Quality of academic papers rises

Updated: 2012-12-08 08:00

By Cheng Yingqi (China Daily)

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China is now world's fifth-largest source of science, technology works.

Quality of academic papers rises

Chinese academic papers in the science and technology field have been criticized in the past for their high volume and low quality. However, recent research results show that the quality of papers in China is increasing.

On Friday, the Institute of Scientific and Technical Information of China published its annual report, the Statistical Data of Science and Technology Papers 2012.

According to the report, between 2002 and 2012, 7.3 percent of the top 1 percent most-cited papers were from China, making the country the world's fifth-largest producer of high-quality papers, after the United States, the United Kingdom, Germany and France.

From 2001 to 2012, Chinese scientists published altogether 1,022,597 science and technology papers, ranking second across the globe. These papers were cited 6,653,426 times, the sixth-highest result globally.

Out of the 17 countries and regions in which the papers were cited more than 200,000 times in the past decade, China ranked 14th in terms of the average citation rate.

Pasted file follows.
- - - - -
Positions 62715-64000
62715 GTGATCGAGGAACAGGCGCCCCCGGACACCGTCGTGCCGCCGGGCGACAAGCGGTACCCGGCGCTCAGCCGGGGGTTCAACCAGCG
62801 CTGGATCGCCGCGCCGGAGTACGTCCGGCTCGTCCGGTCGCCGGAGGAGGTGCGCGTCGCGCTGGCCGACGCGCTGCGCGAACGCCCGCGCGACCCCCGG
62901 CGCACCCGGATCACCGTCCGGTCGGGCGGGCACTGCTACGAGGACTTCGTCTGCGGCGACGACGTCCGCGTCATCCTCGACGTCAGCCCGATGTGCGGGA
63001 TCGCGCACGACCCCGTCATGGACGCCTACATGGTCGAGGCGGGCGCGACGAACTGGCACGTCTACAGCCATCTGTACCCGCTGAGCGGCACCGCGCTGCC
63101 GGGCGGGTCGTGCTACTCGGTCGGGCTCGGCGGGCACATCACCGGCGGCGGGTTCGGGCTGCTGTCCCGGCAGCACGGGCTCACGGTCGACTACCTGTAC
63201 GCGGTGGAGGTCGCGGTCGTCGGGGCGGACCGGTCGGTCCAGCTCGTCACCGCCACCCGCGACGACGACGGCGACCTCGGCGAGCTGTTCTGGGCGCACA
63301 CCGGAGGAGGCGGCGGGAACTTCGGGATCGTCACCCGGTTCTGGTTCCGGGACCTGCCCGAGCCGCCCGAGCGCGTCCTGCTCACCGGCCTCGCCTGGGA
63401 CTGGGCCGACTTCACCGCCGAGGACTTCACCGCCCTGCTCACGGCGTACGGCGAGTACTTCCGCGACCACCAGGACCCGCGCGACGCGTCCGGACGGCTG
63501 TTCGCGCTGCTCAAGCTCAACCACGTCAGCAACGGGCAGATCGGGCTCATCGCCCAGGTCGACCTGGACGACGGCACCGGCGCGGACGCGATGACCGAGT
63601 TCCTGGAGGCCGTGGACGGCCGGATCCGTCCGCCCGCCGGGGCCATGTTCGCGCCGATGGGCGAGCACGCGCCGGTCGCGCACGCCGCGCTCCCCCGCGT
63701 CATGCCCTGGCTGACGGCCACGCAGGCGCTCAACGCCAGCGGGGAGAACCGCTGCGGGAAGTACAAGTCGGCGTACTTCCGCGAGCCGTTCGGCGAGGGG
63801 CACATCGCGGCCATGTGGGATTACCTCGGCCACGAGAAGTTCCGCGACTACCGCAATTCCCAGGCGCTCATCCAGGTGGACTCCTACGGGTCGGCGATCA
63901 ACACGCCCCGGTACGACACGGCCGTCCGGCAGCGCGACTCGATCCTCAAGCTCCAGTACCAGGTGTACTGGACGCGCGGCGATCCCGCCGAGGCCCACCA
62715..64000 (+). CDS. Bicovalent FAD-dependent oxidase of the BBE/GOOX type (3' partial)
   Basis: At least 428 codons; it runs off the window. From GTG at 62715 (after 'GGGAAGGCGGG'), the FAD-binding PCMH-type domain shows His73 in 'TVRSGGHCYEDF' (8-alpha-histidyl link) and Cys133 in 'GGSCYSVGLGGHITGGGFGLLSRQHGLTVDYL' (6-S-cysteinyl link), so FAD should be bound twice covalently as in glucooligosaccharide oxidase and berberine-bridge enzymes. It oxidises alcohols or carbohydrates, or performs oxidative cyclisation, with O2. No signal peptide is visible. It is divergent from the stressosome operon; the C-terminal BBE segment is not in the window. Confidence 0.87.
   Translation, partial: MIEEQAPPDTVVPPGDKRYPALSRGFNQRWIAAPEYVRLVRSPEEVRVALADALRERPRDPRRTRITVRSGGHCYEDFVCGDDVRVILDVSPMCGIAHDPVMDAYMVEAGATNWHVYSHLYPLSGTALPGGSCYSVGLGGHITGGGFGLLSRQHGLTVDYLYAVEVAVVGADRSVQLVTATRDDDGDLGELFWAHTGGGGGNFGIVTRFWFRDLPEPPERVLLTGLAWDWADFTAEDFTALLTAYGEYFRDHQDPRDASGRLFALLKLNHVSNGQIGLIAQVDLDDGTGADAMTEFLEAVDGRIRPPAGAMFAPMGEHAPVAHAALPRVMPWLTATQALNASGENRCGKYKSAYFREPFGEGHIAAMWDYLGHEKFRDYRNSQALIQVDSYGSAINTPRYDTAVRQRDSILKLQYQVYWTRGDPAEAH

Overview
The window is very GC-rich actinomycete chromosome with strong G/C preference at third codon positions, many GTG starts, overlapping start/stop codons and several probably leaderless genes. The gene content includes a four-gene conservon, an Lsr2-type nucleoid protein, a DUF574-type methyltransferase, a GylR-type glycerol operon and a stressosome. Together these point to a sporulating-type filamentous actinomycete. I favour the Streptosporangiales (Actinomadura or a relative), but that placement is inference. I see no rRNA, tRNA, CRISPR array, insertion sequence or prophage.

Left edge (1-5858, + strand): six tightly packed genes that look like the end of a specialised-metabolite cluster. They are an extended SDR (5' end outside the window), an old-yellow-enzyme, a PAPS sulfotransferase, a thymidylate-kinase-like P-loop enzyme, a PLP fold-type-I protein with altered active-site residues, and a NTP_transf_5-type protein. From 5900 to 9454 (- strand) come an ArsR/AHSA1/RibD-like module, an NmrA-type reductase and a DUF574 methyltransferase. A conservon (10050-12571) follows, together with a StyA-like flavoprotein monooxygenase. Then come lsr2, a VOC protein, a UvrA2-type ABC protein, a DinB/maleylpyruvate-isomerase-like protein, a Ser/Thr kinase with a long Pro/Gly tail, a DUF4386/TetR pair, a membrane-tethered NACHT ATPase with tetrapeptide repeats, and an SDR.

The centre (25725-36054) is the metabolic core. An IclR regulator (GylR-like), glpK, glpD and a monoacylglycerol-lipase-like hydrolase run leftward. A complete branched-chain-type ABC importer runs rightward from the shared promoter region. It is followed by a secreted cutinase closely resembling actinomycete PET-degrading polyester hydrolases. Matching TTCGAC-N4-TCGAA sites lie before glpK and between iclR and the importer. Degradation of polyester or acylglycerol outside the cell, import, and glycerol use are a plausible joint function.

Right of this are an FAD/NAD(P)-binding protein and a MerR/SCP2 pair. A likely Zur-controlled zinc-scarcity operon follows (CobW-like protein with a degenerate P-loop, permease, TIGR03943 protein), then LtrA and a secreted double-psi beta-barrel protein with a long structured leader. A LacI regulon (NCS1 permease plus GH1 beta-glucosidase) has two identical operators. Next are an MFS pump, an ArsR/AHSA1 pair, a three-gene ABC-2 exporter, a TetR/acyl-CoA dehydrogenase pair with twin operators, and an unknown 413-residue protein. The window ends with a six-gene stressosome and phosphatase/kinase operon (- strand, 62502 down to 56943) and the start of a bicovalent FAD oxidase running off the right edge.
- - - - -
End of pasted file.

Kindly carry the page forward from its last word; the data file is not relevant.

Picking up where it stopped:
"At this growth rate, the overall citation rate of China's science and technology papers is likely to become the fifth highest in the world by 2014, which is six years ahead of our target," said He Defang, director of the Institute of Scientific and Technical Information of China.

"Some people believe that since we have so many researchers and so many institutes in China, it is a natural result that we have fruitful science and technology results, but I have to say that they are wrong," said Wu Yishan, deputy director of the Institute of Scientific and Technical Information of China.

In 1992, Harvard University published 6,701 science and technology papers, which was two times the overall number of papers published by all the universities and research institutes in Beijing that year.

"We had so many universities and institutes in Beijing, and 20 years ago the number of science and technology papers was half of that one university. No one expected we would achieve so much progress, becoming the world's second-largest country for science and technology papers output, so we should be confident about our development," Wu said.

Development, however, will not be possible without mechanisms to boost reform.

"We reformed our evaluation system to encourage researchers to focus more on the quality of their papers, which has been quite effective," said Xu Jingjun, vice-president of Nankai University in Tianjin.

In the past, associate professors were required to publish a certain number of academic papers before they were granted the professor's title, but Nankai University canceled this rule.

"Now they just have to submit a single paper, one that he or she believes represents their best level. And we hand out that paper to the top scientists both inside and outside China and let them assess the value of the work," Xu said.

Xu added that the professor title is then given if the scientists recognize the quality of the paper.

In 2011, 42.58 percent of the academic papers published by Nankai University were cited more often than the world-average level. Ten years ago, only 12.5 percent of the university's papers reached the average level.